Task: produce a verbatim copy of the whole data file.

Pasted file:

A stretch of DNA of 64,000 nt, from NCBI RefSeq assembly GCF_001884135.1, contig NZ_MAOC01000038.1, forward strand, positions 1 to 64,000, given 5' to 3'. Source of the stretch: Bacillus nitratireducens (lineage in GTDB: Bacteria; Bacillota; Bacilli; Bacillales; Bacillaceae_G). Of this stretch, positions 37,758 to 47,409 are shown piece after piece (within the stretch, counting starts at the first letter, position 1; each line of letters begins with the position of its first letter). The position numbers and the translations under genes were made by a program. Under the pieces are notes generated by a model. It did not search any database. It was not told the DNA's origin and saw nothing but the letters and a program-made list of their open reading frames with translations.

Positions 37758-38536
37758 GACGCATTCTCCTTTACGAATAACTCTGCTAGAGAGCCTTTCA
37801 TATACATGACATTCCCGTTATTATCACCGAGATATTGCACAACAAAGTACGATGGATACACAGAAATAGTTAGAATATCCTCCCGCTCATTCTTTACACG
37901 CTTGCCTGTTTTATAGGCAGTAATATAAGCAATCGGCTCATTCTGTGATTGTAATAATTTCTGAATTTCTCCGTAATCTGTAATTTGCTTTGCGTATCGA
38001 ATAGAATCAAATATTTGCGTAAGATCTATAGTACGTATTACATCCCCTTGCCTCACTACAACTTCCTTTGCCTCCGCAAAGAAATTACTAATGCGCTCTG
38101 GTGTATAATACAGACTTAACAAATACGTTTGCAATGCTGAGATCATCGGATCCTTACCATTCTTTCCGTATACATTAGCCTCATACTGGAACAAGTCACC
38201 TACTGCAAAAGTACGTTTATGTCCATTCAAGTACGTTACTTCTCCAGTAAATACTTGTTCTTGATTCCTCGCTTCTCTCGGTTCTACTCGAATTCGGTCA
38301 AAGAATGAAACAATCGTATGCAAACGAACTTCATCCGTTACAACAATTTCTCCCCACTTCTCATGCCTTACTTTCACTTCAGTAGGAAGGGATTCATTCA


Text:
A stretch of DNA of 64,000 nt, from NCBI RefSeq assembly GCF_001884135.1, contig NZ_MAOC01000038.1, forward strand, positions 1 to 64,000, given 5' to 3'. Source of the stretch: Bacillus nitratireducens (lineage in GTDB: Bacteria; Bacillota; Bacilli; Bacillales; Bacillaceae_G). Of this stretch, positions 37,758 to 47,409 are shown piece after piece (within the stretch, counting starts at the first letter, position 1; each line of letters begins with the position of its first letter). The position numbers and the translations under genes were made by a program. Under the pieces are notes generated by a model. It did not search any database. It was not told the DNA's origin and saw nothing but the letters and a program-made list of their open reading frames with translations.

Positions 37758-38536
37758 GACGCATTCTCCTTTACGAATAACTCTGCTAGAGAGCCTTTCA
37801 TATACATGACATTCCCGTTATTATCACCGAGATATTGCACAACAAAGTACGATGGATACACAGAAATAGTTAGAATATCCTCCCGCTCATTCTTTACACG
37901 CTTGCCTGTTTTATAGGCAGTAATATAAGCAATCGGCTCATTCTGTGATTGTAATAATTTCTGAATTTCTCCGTAATCTGTAATTTGCTTTGCGTATCGA
38001 ATAGAATCAAATATTTGCGTAAGATCTATAGTACGTATTACATCCCCTTGCCTCACTACAACTTCCTTTGCCTCCGCAAAGAAATTACTAATGCGCTCTG
38101 GTGTATAATACAGACTTAACAAATACGTTTGCAATGCTGAGATCATCGGATCCTTACCATTCTTTCCGTATACATTAGCCTCATACTGGAACAAGTCACC
38201 TACTGCAAAAGTACGTTTATGTCCATTCAAGTACGTTACTTCTCCAGTAAATACTTGTTCTTGATTCCTCGCTTCTCTCGGTTCTACTCGAATTCGGTCA
38301 AAGAATGAAACAATCGTATGCAAACGAACTTCATCCGTTACAACAATTTCTCCCCACTTCTCATGCCTTACTTTCACTTCAGTAGGAAGGGATTCATTCA